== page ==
Luck is very important in any startup, I believe it is the major factor in determining startup success.
This may be a demoralizing and repugnant thing to hear for the Type-A "control my own destiny"-style of people who tend to populate Silicon Valley, but I think it's true.
Startups tend to fail fast. Within about 18 months it is usually easy to tell if a startup is going to go somewhere, and it is culturally okay to just give up, close down shop, and try something else. This means it's possible entrepreneurs to roll the dice over and over again until luck hits.
The industry is good at spotting lucky breaks and exploiting them. VCs and other experienced industry veterans have, over time, become pretty good at spotting a success story in the making, and are usually ready to help pour resources (money, people, experience) into a startup that's hit a lucky break. A lucky founder doesn't have to already have a perfect team in place or be the perfect executive - if they have enough of that elusive x-factor (usually it's "will and determination") to grow with the company, the Silicon Valley ecology stands ready to provide them with funding, top-notch talent, and the experience of others.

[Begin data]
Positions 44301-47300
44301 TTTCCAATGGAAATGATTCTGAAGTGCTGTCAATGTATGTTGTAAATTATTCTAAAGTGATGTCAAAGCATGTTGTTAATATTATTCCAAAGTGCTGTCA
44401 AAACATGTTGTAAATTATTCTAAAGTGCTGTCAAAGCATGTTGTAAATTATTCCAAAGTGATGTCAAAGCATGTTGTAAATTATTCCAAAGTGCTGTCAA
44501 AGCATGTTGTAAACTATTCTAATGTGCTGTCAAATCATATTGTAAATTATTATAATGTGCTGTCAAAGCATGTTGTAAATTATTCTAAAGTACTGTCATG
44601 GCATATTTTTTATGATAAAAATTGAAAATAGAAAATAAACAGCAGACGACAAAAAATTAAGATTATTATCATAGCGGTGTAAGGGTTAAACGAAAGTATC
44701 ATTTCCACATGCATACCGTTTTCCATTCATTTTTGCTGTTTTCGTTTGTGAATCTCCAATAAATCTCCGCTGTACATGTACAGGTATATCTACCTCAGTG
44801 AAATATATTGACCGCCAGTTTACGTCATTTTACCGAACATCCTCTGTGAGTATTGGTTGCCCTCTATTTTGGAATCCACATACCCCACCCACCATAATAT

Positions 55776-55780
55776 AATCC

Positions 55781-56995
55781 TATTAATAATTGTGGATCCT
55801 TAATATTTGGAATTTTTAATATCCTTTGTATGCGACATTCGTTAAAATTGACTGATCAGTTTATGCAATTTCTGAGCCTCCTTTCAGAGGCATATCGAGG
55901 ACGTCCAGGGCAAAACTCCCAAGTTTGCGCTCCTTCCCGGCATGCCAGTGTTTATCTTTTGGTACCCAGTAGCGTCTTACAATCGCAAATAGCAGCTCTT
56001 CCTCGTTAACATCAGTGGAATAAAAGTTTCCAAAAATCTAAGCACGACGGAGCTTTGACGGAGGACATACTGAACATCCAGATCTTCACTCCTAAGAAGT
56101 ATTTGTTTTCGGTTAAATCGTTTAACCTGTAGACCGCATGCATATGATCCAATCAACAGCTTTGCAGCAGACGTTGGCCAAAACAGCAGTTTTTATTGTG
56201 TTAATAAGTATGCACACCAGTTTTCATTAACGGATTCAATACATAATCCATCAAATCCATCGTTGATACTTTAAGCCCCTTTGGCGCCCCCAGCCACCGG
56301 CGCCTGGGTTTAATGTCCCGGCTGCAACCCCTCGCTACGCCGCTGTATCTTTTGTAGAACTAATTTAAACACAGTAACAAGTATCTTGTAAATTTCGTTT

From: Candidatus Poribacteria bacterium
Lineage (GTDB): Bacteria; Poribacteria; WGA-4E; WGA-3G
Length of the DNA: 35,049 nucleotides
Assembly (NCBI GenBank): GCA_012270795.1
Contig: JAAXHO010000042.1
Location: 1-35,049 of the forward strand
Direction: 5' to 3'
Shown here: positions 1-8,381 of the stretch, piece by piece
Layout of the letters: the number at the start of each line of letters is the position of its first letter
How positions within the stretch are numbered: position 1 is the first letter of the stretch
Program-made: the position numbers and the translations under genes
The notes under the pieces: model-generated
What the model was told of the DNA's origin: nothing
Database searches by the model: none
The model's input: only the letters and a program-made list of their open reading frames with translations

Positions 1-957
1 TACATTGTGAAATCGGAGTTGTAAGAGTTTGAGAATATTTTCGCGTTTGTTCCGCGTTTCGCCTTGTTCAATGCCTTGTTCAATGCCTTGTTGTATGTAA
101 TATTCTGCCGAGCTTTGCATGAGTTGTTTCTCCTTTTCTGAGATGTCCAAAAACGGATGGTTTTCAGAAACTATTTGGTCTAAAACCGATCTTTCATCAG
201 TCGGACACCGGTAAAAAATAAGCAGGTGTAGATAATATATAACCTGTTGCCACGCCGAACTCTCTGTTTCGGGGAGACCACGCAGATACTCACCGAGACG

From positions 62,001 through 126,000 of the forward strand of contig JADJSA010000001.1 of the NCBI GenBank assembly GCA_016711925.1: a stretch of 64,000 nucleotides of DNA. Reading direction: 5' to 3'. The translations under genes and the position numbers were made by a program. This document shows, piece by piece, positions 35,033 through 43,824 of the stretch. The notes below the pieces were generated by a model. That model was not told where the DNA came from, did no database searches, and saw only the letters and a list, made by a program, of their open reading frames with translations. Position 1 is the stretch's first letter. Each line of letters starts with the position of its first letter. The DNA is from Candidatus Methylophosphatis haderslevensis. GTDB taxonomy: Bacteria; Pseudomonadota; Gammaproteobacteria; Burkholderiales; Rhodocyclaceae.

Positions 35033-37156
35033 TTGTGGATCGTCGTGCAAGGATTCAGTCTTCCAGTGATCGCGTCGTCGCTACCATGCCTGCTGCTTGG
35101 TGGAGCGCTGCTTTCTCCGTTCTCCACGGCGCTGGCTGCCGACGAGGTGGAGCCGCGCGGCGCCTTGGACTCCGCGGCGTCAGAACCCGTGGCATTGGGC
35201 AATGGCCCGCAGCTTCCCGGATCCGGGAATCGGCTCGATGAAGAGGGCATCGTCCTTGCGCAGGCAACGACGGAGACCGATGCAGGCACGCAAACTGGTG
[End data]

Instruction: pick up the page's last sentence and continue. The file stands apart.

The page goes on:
For what it's worth, my view is that start-up success is driven most by the product passion, quality, vision, team-work and persistence of the founding team and the talent that the team attracts. Breathtakingly brilliant, intellectually curious entrepreneurs who are always thinking about how the rules of the game are changing lead and drive the biggest successes. However, I never discount luck: if it perhaps is not the major factor in success or failure, a certain level of humility combined with luck, good timing and a few fortunate breaks often makes a real difference.
Luck is about being in the right place at the right time when it matters ... and the 99 times when it didn't. Thank you.